When we arrived at the Royal Concert Hall we were briefly shown around the area we were working in, and then we were pretty much left to our own devices. The first piece we performed was our “Protest” piece, which had a mixed reaction. It wasn’t until Emma said I looked liked I hanged about on street corners that we had everyone’s attention. Never the less it still went well.

I was very eager to discover what a “Human Library” was, so I took a trip to see what it involved. Basically its different people sharing experiences that are quite difficult to talk about and the readers can ask questions to improve their knowledge on the subject. I spent half an hour talking to a transgender, who weirdly enough was also called Katie! It is very rare that I am ever speechless, and even rarer that I get so emotional that I start to cry, yet talking to Katie made me do both! Her story was absolutely unbelievable! The bullying she’s had to deal with all her life made me feel physically sick, and the way she overcame it all was truly inspiring. There was a part of me that wished I could keep in contact with Katie, since she is currently in the process of going through her operations and I’d love to see how she gets on. If you can read this Katie, I wish you the best of luck; you deserve the best life possible!

Whilst I was talking to Katie I missed the Facebook performance by Calum and Josh. I did however get to see an amazing performance by a young gymnastic group, whose flexibility and agility made me wish I tried harder in P.E. I even got to have a go myself! I was taught how to do a perfect forward roll and spent a lot of time jumping off a spring board. The highlight of the gymnastics workshop was watching Stephen attempt a cartwheel. It wasn’t as impressive as the gymnasts.

Me and Abbie then led the workshop. Before it even started I messed up, since I told everyone it would be starting in a few minutes, so of course everybody left. Oops! I redeemed myself slightly by walking into the room with a megaphone and yelling for them to come over. Abbie started it all off, which was tricky since I doubt anyone was really paying attention at the start. However, as the game continued everyone got more into it and had fun. Then it was my turn to lead an old favourite, whoosh. I felt that I was acting pretty confident (apparently looks can be deceiving!). Everyone seemed to be very relaxed and enjoying the experience. One young man made the whole thing more interesting my yelling “HOLLER!” and putting a hand near his head, which isn’t one of the commands in the game. It should be though.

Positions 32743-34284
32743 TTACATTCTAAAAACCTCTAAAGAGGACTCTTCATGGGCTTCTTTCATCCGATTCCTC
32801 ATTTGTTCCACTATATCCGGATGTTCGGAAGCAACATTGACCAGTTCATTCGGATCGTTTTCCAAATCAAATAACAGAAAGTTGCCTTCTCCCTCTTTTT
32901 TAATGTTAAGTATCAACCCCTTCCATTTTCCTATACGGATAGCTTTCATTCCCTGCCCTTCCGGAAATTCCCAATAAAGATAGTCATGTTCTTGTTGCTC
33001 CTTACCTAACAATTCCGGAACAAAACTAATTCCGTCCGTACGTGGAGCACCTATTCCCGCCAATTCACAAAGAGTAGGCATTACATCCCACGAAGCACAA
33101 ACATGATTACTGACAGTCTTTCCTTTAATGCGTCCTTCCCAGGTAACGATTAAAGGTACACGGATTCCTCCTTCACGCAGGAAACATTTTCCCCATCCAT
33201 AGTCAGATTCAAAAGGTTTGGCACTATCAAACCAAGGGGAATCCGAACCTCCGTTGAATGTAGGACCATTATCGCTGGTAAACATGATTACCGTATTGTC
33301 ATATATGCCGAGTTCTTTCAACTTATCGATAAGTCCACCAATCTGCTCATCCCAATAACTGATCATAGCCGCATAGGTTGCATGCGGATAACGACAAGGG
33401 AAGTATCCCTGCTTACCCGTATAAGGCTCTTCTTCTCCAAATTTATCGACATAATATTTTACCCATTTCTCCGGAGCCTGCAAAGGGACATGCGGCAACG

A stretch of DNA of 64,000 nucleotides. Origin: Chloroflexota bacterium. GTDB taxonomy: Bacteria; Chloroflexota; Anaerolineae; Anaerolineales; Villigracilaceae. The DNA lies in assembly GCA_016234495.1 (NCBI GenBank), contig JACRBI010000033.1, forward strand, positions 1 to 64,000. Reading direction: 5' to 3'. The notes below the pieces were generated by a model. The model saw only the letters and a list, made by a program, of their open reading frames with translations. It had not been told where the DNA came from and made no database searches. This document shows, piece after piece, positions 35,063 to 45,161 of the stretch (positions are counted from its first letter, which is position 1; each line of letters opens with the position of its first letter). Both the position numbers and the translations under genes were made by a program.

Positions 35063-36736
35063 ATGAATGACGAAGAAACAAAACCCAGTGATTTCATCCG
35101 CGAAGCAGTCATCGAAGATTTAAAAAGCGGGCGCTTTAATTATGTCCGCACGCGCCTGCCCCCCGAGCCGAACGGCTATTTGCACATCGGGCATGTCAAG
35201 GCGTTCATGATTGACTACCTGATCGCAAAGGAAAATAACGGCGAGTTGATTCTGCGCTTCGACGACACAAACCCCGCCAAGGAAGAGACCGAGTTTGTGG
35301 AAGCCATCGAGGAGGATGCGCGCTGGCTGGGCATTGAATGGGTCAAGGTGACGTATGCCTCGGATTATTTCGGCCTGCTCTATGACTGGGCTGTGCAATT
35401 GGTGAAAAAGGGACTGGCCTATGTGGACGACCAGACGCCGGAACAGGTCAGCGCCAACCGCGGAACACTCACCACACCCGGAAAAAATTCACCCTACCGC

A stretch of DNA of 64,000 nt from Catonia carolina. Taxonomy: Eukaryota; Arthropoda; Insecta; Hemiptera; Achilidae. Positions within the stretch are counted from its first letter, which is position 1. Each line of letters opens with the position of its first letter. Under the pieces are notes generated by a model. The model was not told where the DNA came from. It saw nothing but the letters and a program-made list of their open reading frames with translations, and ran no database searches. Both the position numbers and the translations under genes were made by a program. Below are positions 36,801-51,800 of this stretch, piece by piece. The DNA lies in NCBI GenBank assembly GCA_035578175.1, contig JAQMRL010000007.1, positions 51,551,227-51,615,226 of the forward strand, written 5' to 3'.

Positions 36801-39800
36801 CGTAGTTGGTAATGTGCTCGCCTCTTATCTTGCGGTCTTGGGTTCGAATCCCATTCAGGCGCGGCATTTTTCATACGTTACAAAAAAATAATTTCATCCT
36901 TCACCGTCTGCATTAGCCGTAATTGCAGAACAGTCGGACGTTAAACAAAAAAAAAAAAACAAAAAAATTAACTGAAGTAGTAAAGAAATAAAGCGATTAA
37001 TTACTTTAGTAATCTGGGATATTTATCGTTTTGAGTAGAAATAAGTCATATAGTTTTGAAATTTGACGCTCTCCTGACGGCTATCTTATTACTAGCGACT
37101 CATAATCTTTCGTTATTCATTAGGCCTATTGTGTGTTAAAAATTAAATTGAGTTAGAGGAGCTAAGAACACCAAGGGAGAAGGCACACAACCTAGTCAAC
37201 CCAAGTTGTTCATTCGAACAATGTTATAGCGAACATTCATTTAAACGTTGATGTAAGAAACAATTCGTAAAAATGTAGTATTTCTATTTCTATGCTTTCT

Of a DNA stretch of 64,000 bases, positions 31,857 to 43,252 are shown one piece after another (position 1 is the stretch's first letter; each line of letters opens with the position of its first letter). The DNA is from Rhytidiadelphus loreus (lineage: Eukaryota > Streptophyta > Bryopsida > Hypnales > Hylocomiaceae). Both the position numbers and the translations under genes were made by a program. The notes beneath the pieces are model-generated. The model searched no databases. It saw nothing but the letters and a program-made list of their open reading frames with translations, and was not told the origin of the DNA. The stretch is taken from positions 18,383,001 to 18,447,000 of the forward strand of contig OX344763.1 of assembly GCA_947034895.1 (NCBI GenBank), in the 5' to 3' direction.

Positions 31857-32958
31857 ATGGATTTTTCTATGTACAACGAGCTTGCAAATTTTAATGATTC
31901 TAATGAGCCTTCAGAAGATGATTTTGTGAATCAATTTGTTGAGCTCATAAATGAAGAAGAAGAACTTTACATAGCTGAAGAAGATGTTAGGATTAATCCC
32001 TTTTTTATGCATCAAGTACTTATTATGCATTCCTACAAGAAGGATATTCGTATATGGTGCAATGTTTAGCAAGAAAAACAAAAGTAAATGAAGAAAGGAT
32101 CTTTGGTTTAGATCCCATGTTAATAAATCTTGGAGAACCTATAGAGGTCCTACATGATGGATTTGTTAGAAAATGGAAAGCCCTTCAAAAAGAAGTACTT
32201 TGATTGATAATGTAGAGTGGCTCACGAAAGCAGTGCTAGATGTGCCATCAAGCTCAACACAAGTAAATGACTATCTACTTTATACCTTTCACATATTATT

I also missed the performance of the piece on rumours, but after that me and three others performed our piece, Through the Ages. We got a very good response and the crowd were certainly more engaged. Overall I was happy with it.

Throughout the day the group took 163 photographs on my Nikon 1, and they’re all pretty awesome! One of which featured the group with a man we called Bongo Terry. Bongo Terry was a street performer who played bongo drums (well done captain obvious!). We saw him twice on our visit; once on the way in and once on the way out. Both times Abbie got a shot of playing whilst he exclaimed “ABBIE LIKE DA BONGOS!” It’s been a long time since I laughed as hard as I did during the Abbie/Terry duet.

That day was honestly one of the best days of my life and I was so happy to be a part of it! Hopefully we get more chances to do similar events in the future.

Katie Fegan, 15